Ford Joins Toyota’s Lead into More Hybrid Powertrain Production

In a bid to plug the gap between automaker’s over-blown sales ambitions for BEVs and consumer demand for practical ‘green’ transport here-and-now, Ford has joined the race towards self-charging hybrid vehicles.

The US giant is the latest of several manufacturers, led by stolidly powertrain-agnostic Toyota, planning to build and sell hundreds of thousands of hybrid vehicles in North America over the next five years, Reuters news agency reports. Interest in hybrids is resurfacing as consumer demand for BEVs remains stubbornly sluggish. Several consumer surveys suggest a variety of reasons for from high sticker price tags, continuing concerns about real-world driving range, lengthy charging times and a shortage of public charging stations.

S&P Global Mobility estimates hybrids will more than triple over the next five years, accounting for 24% of US new vehicle sales in 2028. Sales of BEVs will claim about 37%, leaving ICE powered vehicles, including low voltage mild hybrids, with a nearly 40% share.

Car sales in the US this year will see hybrids account for 7%, BEVs 9% and ICE vehicles taking more than 80%.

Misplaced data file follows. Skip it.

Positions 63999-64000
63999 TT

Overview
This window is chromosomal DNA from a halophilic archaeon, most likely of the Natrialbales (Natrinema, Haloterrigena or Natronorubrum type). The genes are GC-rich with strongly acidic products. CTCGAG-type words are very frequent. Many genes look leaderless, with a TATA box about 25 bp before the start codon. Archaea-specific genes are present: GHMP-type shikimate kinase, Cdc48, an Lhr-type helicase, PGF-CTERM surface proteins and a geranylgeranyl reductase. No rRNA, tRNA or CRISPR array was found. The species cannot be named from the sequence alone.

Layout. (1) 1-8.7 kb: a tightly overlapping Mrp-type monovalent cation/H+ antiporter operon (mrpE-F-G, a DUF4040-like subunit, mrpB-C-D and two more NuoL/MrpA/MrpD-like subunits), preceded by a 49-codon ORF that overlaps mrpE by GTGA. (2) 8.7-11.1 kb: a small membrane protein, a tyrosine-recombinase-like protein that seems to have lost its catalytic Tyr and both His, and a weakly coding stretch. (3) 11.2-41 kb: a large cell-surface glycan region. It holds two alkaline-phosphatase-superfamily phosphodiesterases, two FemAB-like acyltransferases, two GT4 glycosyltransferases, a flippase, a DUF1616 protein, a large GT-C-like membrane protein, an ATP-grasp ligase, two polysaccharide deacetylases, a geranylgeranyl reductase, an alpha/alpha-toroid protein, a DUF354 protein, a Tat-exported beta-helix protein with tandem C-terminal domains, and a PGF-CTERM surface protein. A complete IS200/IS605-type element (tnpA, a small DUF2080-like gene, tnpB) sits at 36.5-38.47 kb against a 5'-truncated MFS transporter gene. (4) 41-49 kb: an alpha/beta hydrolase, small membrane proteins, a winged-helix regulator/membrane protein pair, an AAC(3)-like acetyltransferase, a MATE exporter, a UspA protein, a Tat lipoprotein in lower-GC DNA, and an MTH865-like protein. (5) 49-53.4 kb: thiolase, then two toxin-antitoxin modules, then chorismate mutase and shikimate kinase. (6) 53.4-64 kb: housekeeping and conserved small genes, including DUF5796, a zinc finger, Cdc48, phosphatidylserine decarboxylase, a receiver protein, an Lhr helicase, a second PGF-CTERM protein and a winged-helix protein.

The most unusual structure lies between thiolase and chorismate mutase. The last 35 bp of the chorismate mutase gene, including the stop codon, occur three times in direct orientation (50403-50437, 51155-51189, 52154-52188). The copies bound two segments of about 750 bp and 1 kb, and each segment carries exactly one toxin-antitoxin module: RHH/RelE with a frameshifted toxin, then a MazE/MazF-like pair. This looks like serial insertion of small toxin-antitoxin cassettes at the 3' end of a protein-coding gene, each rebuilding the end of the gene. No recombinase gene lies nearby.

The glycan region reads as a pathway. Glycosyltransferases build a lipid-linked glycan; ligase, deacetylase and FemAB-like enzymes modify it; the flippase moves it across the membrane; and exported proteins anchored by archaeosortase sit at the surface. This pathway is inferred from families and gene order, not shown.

Historically, hybrids have accounted for less than 10% of total US sales, with Toyota’s long-running Prius among the most popular models. The Japanese automaker has consistently said hybrids will play a key role in the company’s long-range electrification plans as it slowly ramps up investment in pure BEVs. Meanwhile, Stellantis will be offering US buyers a choice of different powertrains, including hybrids, until when, or if, sales of BEVs accelerate later in the decade.

As the latest to roll out more aggressive hybrid plans, Ford’s chief executive, Jim Farley, surprised analysts last month saying the automaker expects to quadruple its hybrid sales over the next five years after earlier promising an aggressive push into BEVs. Farley, said: “This transition to EVs will be dynamic. We expect the EV market to remain volatile until the winners and losers shake out.”

— Paul Myles is a seasoned automotive journalist based in Europe. Follow him on Twitter @Paulmyles_  and Threads

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